On Wednesday afternoon, Gov. Jay Inslee announced a vaccination mandate for K–12 educators and workers, an expansion of the indoor mask mandate, and a vaccination requirement for individuals in the State’s higher education institutions and for most childcare providers.
Similar to Inslee’s Aug. 9, announcement, which dictates that most State workers need to be fully vaccinated by Oct. 18 in order to maintain their employment, today the Governor expanded this requirement to K–12 educators, school staff, coaches, bus drivers, school volunteers, and others working in school facilities, who will have until the same date to become fully vaccinated or lose their jobs.
“We have kids who are under the age of twelve who are unable to get vaccinated,” Secretary of Health Umair A. Shah said at a press conference Wednesday. “The challenge that we’ve had is when kids go to school and they are unvaccinated, then masking really is one of your tools, but the other tool we have is adults around those kids [being vaccinated].”
A couple of retired guys that spent their careers making television dish on the good, bad, and ridiculousness of life for People of Color in America. They tear apart the news of the week, explore the complexities of race, and talk to people far more interesting than they will ever be.
Seattle and King County officials are proudly touting a 70% COVID-19 vaccination rate. But Dr. Leo Morales says there is more work to be done, especially among Latinos and other communities of color where the vaccination rate hovers at 50%. Dr. Morales joins the Chino Y Chicano to talk about the pandemic’s impact on health disparities as well as “Adios COVID,” a project aimed at helping Latinos get vaccinated. Assistant dean of the University of Washington School of Medicine, Dr. Morales is also a professor and the co-director of the Latino Center for Health at the University of Washington.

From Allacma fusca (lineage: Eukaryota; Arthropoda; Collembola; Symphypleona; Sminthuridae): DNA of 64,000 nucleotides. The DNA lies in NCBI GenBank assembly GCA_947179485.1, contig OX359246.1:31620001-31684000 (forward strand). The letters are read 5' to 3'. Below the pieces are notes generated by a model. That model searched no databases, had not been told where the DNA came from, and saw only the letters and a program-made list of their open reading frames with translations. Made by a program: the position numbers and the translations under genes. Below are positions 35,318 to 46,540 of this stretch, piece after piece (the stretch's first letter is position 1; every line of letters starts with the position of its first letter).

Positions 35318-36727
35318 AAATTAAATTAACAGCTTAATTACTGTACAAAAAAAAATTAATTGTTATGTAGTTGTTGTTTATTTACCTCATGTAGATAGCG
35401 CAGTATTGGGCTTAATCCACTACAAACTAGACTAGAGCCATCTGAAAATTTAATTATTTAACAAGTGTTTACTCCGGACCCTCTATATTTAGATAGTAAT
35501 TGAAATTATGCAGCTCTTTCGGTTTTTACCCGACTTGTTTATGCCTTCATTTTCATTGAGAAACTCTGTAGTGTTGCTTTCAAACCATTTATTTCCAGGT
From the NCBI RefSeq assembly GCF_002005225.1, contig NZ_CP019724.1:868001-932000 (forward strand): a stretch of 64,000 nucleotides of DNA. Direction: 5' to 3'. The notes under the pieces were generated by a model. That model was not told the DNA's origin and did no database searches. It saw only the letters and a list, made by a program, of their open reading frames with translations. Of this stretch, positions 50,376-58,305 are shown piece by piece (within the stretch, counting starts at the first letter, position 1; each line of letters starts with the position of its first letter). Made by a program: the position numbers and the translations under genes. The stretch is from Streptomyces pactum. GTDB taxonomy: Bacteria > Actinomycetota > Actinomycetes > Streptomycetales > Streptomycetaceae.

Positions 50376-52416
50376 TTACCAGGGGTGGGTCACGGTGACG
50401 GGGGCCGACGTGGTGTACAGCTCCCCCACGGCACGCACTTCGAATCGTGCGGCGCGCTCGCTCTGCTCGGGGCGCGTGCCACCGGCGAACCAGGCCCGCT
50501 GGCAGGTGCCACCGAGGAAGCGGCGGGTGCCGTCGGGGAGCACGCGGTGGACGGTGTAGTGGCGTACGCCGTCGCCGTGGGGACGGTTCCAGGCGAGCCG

Washington State is just a hair’s breadth away from reaching its goal of a 70% vaccination rate among people aged 16 and older, but Gov. Jay Inslee said in an afternoon press conference on June 9 that the state would essentially fully reopen on June 30, regardless of whether the state reaches its vaccination rate goal by that date.
This week, the Seattle Public School (SPS) District and the Seattle Education Association (SEA) resumed bargaining about when the return to in-person education for pre-K to first grade — as well as students enrolled in moderate to intensive special education service pathways — will happen and what it will look like. In a pandemic month that also featured a failed coup and the inauguration of our country’s first Black, Asian, and female vice president, SPS has already seen a school board member abruptly resign and the staff of a South End elementary school announce that they will refuse to return to in-person learning until it’s safe for their community to do so. With pressure mounting to reopen SPS as soon as possible and bargaining already strained, there is mounting evidence that suggests white families stand to benefit more and that their communities will face fewer impacts from a return to in-person learning.
In a Facebook message posted on Jan. 7, SPS board representative Eden Mack announced her resignation. Mack, who represents District 4 (which includes the neighborhoods of Magnolia, Queen Anne, and Southern Ballard) mentioned a “dysfunctional culture” and also stated, “The massive gap between the true cost of providing basic education in an urban school district and what the State provides is not imaginary.” Mack then went on to ask the Office of Superintendent of Public Instruction (OSPI) of the state of Washington for an “intervention.”
Washington State has avoided a post-Thanksgiving surge in COVID-19 cases, but the state — particularly its hospital system — isn’t in the clear yet.
In a press conference on Dec. 16, Washington State Department of Health (DOH) Health Officer Dr. Kathy Lofy shared graphs from the DOH’s COVID-19 tracking dashboard that show case counts and hospitalizations, including ICU bed occupancy, are levelling off. The Emerald has shared these graphs below. But the trends aren’t yet level, and the state must go beyond just flattening the curve, DOH Health Sec. Dr. John Wiesman said.
Though officials say this year’s expanded flu vaccination clinic offerings are specifically meant to serve uninsured and underinsured communities of color and people experiencing homelessness, many of whom live in South Seattle, most of the clinics available in South Seattle appear to have relatively few open clinic slots.